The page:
After the game, the parents from our team made various comments to each other on how and why our boys could have been beaten so severely.  We did find out that the team was handpicked from Kiev and that hundreds tried out for the Ukrainian team and if a player was chosen he was tutored by a traveling teacher as the team traveled the world in search of elite tournaments to participate in.  The coach’s job was dependant on him placing his players in American colleges or North American junior programs.  Many of those young players understood that if they were not successful at ice hockey, coming home and slaving away in a factory for the next 45 years would be their future.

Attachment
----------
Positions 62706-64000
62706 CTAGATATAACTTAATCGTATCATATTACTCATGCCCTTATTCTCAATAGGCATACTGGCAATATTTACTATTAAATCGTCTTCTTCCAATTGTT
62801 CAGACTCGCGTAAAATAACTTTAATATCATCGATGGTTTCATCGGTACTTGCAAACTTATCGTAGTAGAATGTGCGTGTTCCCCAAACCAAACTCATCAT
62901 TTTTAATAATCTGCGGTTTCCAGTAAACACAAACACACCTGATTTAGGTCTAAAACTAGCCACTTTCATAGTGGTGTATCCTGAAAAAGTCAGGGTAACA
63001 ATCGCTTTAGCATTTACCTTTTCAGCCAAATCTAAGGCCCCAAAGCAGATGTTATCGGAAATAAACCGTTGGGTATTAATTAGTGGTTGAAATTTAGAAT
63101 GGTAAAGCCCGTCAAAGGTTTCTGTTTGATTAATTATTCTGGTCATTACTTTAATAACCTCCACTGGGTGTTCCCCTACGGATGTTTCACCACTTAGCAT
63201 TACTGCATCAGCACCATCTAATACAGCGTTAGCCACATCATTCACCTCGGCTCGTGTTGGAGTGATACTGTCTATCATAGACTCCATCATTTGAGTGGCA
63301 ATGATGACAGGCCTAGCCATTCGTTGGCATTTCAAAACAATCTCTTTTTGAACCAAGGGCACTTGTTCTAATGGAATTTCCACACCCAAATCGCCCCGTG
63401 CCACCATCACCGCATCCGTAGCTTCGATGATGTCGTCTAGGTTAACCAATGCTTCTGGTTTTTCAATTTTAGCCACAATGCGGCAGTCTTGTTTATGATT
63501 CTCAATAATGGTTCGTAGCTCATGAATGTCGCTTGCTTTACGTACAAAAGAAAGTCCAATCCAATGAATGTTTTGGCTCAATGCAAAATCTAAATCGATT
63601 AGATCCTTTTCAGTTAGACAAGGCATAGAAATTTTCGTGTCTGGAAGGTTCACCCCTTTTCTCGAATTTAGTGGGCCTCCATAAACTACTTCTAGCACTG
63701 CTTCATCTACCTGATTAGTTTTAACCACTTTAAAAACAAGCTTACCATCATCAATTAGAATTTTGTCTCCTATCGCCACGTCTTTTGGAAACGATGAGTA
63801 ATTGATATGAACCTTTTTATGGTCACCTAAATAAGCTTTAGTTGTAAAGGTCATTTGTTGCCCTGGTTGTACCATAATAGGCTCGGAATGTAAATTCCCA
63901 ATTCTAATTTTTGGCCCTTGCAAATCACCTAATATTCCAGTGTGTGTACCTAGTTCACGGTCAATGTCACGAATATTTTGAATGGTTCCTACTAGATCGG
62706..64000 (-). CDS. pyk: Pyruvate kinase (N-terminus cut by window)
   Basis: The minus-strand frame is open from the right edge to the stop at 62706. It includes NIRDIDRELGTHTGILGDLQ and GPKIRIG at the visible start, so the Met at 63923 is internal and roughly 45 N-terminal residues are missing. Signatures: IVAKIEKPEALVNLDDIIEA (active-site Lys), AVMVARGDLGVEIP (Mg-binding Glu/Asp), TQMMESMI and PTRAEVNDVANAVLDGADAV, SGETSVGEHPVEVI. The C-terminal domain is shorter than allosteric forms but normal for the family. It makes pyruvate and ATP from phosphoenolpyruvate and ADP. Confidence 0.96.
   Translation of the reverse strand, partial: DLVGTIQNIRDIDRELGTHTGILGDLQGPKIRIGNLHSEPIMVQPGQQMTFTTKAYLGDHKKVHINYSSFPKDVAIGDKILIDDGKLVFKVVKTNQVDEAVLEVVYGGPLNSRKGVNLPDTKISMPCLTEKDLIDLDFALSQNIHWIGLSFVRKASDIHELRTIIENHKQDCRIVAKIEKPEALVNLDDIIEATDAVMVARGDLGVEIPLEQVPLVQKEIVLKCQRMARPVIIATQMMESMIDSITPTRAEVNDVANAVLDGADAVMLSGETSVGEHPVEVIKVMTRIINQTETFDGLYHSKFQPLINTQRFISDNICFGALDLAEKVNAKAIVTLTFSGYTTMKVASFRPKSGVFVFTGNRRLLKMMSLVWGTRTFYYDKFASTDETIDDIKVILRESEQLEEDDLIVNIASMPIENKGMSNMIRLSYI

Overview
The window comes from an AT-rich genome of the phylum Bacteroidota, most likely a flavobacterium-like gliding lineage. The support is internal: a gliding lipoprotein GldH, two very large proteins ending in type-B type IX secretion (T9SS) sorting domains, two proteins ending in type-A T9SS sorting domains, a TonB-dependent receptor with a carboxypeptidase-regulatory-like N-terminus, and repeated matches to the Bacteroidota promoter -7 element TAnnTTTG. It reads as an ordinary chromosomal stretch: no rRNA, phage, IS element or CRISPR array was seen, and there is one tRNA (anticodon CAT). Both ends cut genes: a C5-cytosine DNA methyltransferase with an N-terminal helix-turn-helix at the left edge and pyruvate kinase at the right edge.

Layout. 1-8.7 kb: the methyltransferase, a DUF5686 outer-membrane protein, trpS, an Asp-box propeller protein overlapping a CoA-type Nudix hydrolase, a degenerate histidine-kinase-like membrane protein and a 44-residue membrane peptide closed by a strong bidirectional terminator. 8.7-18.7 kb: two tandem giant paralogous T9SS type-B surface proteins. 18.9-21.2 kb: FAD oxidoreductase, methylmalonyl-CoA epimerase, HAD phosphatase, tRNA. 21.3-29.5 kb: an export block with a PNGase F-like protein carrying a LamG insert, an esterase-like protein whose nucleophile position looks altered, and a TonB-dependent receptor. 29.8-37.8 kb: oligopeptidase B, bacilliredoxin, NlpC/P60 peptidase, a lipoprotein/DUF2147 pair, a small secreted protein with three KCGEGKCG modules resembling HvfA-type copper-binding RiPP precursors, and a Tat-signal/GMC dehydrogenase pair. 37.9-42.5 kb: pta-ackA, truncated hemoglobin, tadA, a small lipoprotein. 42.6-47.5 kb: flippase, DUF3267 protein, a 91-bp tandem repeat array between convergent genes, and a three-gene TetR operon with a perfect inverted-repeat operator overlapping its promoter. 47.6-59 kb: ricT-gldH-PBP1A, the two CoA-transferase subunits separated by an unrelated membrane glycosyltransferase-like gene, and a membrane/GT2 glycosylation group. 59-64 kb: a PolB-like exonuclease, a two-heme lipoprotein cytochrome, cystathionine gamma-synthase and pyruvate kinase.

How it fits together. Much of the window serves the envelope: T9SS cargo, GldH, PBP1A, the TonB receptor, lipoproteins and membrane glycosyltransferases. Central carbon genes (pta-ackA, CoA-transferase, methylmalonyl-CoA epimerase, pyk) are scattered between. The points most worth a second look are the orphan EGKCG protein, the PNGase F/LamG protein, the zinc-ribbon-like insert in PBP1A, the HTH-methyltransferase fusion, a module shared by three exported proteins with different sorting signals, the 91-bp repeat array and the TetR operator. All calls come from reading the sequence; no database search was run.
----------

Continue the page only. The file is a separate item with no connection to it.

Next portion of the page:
Ice rink parking lots are filled with Suburbans or minivans with stickers of colleges from the eastern United States, AAA programs or prep schools. The parents of most hockey players in North America spend thousands a year on ice time and equipment.  The sport in the United States and Canada favors the rich over those living check to check.  Some will make that sacrifice for the love of the game but if you’re hungry, it’s really hard to eat a puck.  Most North American players understand all too well that ice hockey is not their only ticket to a life worth living as was the case with the Ukrainians or is often the case with inner city African Americans who wind up playing professional sports.  You’ll be hard pressed to ever poll the parents of any ice hockey player in North American player and find out that their son or daughter has to make it in ice hockey or face a life of drab toiling until retirement.  Driving automobiles, dating, drinking, love making, working and then again not working at all are all things that could steer away a high school age ice hockey player from making the decision to put all else aside for a dream and a way of life that means more to them than most anything else without a nagging parent with a whip in their hand.  I’m sure there are many things to do in Finland or Slovakia and with money in hand life sure is easier to live.